Mental health, like dandruff, crops up when you least expect it. There was the day, for instance, that I ducked into the supermarket with a scarf tied over my curlers, trying to look inconspicuous. I never go out with my hair in curlers! But guests were arriving on short notice, and my emergency shelf was pared down to one jar of marshmallow cream and two cans of liver-flavored dog food.
Anyway, I wouldn't run into anyone I knew. Please, not anyone neat I knew. But there was Helen, before the low-fat yogurt display immaculate in a coral linen pants suit. I slammed the cart into reverse and wheeled around, only to be greeted with "Hi there!" from my neighbor Liz, exquisitely slender in a turquoise shift. "Hi," I returned feebly pulling my slob scarf down over my plastic rollers. "I never come to the store like this."
Surely, I thought, there must be someone here who looks as crummy as I do. That's when good old Sally appeared, wearing a faded gold sweatshirt, paint-spotted slacks, and frayed floral tennis shoes.
"You're beautiful," I told her. "Tell, me, why do I run into everyone I know when I look like this?"
"What you need is some orange peel in your life," Sally said. "Some what?" I asked.
"Orange peel. Let me tell you about it. Last summer my best boyfriend from high school days decided to look me up, unannounced. I answered the doorbell and there he stood--with his perfectly stunning blond wife.
"They arrived just seconds after our basset hound had thrown up all over the living room rug, so in desperation I took them through the family room, forgetting that the dryer was broken and there were damp T-shirts and shorts draped over the backs of all the chairs. In the kitchen, the dishes were still in the sink because of the morning carpool run.
"And while I was trying to apologize, I noticed what seemed to symbolize not only my housekeeping, but my very life at that moment: a long, shriveled, dusty orange peel curled up contentedly in the middle of the floor as if it had been there for weeks.
"He saw it, and she saw it, and they both saw me trying to slide it casually to one side with my foot. Then it stuck to my sneaker and I had to bend over and pull it off like adhesive tape. I don't remember what we talked about. All I remember is that wretched orange peel in the center of the floor."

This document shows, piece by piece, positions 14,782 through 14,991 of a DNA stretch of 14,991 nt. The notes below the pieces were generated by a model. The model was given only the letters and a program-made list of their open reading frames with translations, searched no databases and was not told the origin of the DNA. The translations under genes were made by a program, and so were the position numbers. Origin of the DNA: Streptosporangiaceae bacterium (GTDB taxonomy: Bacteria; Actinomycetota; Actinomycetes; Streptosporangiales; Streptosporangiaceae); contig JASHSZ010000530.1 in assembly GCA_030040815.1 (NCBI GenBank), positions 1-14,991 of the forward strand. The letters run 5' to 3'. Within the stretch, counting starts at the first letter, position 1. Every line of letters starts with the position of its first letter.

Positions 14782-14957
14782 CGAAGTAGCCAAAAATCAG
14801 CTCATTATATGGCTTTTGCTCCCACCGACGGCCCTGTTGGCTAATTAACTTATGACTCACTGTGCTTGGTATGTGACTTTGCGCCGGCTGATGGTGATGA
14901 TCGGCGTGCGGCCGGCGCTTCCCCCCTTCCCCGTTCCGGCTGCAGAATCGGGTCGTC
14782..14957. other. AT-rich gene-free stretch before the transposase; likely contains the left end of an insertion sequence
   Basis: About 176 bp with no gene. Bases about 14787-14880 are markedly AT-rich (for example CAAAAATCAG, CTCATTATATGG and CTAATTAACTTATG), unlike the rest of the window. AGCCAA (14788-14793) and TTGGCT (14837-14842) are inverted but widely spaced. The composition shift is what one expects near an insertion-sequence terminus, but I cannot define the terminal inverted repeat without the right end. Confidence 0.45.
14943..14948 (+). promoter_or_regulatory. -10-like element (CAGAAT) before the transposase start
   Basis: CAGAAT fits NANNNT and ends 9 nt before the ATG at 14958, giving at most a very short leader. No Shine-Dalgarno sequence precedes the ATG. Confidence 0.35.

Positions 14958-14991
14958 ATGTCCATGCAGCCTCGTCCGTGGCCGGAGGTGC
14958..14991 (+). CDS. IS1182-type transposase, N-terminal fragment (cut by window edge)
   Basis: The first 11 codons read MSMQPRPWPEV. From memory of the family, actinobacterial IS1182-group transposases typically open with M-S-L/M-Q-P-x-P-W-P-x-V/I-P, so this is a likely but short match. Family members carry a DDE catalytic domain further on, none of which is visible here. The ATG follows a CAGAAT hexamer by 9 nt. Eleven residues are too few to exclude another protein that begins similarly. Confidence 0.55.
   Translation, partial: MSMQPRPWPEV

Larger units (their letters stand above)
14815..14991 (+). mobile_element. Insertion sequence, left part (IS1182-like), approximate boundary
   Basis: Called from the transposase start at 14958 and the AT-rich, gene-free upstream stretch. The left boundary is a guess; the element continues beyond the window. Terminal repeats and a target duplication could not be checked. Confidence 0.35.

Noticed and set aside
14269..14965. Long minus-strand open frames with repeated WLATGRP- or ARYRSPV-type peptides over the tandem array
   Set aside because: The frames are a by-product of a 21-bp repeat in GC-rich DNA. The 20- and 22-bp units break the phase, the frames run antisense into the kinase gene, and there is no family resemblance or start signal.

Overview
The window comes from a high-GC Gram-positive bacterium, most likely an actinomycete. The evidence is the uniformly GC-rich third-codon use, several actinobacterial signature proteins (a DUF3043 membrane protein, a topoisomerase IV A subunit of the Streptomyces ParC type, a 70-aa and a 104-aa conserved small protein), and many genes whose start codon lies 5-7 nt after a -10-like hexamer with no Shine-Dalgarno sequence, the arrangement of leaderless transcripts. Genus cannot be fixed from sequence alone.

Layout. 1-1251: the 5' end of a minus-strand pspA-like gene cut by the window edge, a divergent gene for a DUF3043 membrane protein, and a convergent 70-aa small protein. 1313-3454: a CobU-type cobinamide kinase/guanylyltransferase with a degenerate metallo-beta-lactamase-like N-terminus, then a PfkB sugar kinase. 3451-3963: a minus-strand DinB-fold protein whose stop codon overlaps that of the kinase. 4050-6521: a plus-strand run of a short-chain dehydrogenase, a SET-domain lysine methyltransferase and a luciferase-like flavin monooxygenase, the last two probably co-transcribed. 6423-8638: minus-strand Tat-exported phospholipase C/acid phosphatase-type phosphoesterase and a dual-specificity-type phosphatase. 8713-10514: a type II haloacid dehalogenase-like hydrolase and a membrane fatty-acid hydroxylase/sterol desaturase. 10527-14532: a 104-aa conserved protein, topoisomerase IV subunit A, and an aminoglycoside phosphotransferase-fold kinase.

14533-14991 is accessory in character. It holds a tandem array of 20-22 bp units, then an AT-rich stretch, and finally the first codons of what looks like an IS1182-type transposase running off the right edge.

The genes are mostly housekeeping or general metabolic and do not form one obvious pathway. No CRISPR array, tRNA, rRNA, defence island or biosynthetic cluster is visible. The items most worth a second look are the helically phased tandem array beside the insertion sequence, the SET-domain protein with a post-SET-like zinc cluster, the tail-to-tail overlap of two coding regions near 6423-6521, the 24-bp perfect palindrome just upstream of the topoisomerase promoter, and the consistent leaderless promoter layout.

"What did your husband say when you told him?" I asked.
"He laughed. Then he said, 'Think how happy you made them. He's glad he didn't marry you and she figures the old girl friend is no threat. Don't think of your ego; think what you're doing for their marriage.'
"My psyche was still dented, but the idea was just nutty enough to be appealing. Now it's become an official family tradition. Whenever one of us gets caught with a case of slipping facade, we just say, 'Remember the orange peel,' and things get back into perspective."
My chance to test Sally's theory came soon enough. That evening, as I carried the hastily assembled stroganoff to the table for our guests, my automatic apology tape whirred into action, "Usually when I make stroganoff, I use fresh mushrooms and . . ." Suddenly I could see that spiral of orange peel dangling before my eyes like a Christmas-tree ornament. I knew that, unchecked, I would continue to apologize. Firmly, I began all over. "Now tell us about your trip." When our guests left, they specifically mentioned that the evening had been "relaxing."
That's when I became a convert to the orange-peel approach. The battle to keep up appearances unnecessarily, the mask-whatever you give creeping perfectionism--robs us of our energies and doesn't do a bit to endear us to the others we're trying so hard to impress. As William James put it, "To give up pretensions is as blessed a relief as to have them gratified."
So, when you're caught with an orange peel--say, a bathrobe at 11 a.m.--relax. Think how happy you're making someone else. Sometimes the best way to brighten the corner where you are is not to dust it.